Before the latest astrology resurgence made it common practice to compare birth charts prior to scheduling a date, I only cared about my zodiac sign—Capricorn—because it is Jenny Lewis’s, too. To my mind, somewhere back inside the foaming battlegrounds of tenth grade, this coincidence reformed into a sacred bond, a long silver string stretching across the country to me from California. I don’t know; it felt true. Though I’ll now concede Lewis has not, in her solo work or the records released by her 2000s band Rilo Kiley, been dedicating her efforts to me personally, her songwriting does thread the needle between vanity and introspection in a manner so singular, so striking, as to be catnip for the type of self-important sad girl inclined to make that kind of assumption. If that sounds like a dig, it’s only at me. No one examines the bruised-plum soft spots of womanhood with a more clear-eyed sigh—at once cool and contemplative—than Jenny Lewis.
Lewis’ new album, On the Line, is grand and entrancing, a wry solo masterpiece that tells intimate tales of loss with nimble, hard-won confidence. Always a chronicler of artifice, finding the roiling blood under the sequins, this spangly singer-songwriter triumph catalogues personal pain, the detritus and decay that is an inevitable side effect of existing, and lays it bare using a broad variety of sonic styles—from canyon rock to folk pop to piano ballad and more—that’s in dialogue with the whole wide and ancient tapestry of human storytelling. (Also occasionally, it recalls Carole King’s Tapestry.)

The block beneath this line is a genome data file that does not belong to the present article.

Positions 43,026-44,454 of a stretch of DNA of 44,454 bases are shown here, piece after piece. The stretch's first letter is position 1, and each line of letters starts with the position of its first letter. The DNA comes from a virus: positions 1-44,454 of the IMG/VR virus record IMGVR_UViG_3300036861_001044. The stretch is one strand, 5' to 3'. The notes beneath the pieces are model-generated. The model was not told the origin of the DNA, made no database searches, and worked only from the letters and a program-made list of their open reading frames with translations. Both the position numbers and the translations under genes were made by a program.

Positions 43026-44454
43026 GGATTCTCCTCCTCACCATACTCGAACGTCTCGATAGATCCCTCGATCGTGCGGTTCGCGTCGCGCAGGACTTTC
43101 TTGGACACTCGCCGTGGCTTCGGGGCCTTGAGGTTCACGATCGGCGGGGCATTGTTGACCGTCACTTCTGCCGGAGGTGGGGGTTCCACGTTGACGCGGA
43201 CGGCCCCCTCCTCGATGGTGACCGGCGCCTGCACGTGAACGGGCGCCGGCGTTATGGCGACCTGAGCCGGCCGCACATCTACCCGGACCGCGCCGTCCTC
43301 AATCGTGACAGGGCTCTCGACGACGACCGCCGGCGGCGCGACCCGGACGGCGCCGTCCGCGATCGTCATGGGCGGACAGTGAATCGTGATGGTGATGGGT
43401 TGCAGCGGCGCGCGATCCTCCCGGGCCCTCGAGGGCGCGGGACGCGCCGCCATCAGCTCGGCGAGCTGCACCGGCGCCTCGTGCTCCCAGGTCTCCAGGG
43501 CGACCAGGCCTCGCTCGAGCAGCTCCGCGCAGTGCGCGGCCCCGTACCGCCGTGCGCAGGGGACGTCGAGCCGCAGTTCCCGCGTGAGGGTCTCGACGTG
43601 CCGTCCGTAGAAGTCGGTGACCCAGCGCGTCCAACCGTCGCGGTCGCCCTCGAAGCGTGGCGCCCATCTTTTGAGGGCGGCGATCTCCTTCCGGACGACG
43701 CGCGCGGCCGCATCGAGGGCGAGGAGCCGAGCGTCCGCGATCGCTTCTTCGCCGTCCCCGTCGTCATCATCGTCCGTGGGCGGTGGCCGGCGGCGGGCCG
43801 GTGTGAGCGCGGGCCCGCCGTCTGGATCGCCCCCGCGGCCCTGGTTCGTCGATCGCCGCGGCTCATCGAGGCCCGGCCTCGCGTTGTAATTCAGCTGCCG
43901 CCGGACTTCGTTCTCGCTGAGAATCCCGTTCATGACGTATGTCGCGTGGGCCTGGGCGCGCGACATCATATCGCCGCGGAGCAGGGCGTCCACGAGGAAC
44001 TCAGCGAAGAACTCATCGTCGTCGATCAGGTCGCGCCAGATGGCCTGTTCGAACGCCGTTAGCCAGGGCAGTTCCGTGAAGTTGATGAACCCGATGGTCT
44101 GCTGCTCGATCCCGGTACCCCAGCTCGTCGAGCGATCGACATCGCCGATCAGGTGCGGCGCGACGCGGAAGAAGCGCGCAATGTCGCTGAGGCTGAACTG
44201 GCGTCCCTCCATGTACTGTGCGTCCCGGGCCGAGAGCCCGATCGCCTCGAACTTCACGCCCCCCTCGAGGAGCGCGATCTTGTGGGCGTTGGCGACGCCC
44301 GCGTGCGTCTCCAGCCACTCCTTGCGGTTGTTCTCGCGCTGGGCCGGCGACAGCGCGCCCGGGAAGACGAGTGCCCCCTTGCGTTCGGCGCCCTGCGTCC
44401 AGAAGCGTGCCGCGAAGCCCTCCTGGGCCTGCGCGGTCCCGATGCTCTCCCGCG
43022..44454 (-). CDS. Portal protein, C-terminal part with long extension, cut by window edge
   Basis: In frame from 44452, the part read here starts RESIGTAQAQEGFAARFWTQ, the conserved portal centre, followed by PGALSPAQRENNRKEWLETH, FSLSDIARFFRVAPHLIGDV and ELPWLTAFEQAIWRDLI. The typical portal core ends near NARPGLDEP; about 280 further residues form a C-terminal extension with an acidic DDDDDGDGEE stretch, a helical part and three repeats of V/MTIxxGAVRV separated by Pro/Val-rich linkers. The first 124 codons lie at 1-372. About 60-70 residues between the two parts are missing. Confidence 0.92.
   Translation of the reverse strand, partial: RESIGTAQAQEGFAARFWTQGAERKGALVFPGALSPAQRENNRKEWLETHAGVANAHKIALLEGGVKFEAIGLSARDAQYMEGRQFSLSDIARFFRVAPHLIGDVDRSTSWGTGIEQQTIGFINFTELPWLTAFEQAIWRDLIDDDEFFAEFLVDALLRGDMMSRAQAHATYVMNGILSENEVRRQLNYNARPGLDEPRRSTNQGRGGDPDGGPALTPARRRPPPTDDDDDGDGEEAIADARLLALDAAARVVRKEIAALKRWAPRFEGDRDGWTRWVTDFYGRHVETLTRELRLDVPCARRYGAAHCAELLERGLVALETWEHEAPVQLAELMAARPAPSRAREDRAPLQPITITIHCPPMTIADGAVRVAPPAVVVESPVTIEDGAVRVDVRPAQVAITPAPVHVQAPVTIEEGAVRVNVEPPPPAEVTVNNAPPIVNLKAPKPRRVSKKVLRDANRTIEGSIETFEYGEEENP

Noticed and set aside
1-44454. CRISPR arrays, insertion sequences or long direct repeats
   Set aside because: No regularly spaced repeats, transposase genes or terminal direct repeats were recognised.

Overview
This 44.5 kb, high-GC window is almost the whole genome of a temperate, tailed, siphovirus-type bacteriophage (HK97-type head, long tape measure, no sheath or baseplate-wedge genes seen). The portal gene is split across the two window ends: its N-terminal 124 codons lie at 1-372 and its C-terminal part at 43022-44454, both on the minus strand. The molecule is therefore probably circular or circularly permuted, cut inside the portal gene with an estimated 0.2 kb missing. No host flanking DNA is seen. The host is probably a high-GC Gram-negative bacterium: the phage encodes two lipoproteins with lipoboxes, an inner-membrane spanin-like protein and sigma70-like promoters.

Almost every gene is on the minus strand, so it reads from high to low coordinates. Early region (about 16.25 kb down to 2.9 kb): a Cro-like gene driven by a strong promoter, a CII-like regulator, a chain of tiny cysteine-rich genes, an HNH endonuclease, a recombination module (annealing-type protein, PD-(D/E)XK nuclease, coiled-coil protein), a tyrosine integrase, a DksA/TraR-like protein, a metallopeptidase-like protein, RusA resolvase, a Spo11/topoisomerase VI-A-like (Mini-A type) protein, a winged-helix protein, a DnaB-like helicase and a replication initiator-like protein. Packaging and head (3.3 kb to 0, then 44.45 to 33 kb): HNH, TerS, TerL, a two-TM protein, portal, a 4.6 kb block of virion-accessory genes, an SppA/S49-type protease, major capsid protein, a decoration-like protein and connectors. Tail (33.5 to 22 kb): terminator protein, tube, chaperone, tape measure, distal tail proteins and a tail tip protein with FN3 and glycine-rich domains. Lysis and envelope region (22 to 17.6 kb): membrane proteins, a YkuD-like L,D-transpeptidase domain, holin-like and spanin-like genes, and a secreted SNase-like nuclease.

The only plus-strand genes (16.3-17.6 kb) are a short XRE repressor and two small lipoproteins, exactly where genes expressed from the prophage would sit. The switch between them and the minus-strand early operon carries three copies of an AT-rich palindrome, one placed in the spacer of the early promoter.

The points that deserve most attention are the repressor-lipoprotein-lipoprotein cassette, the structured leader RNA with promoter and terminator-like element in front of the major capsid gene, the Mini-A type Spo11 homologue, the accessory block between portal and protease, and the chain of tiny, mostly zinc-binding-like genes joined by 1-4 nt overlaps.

No one examines the bruised-plum soft spots of womanhood with a more clear-eyed sigh than Jenny Lewis.
I cried into a plastic cup of fruit over it at the park and scared some teenagers. Later that day I wrote an email to a girl I used to kiss and haven’t seen in a year, my tone uncharacteristically buoyant, refreshed. I wanted her to know about the Meryl Streep line in “Party Clown.” Running in my neighborhood while listening again, I thought light should be shining out of my pores, as huge and phosphorescent as these songs made the center of me feel, and I somehow vaguely hoped somebody would stop on the sidewalk and thank me for what my move to Los Angeles last year had clearly wrought. The city’s bangs-clad bard, back again.
An annoyingly self-fashioned Silent Generation stoic, I have never liked admitting that anyone’s influenced me at all, preferring to imagine I sprung fully-formed from the earth, equivocating and wearing chambray—but there’s no denying the impact of Jenny Lewis in my life. “Formative” feels insufficient, a term to apply to a childhood crush. Lewis’s voice is the one I was listening to, her words in my head—one of the first, and few, female ones—during periods where I was most actively constructing myself into the person I might want to be, or some acceptable facsimile.
In that way, these selected Jenny Lewis tracks constitute a tour of one of the longest relationships in my life. These songs scored so many moments of willful disaster that they became almost co-conspirators in my unhappiness, implicitly sanctioning whatever hurt I sought out, making it clever, attractive, twistedly empowered. I find On the Line heralds a separate era entirely: doing honor to the darkness that encroaches at the corners without luxuriating in it, walking forward, more sure-footed now.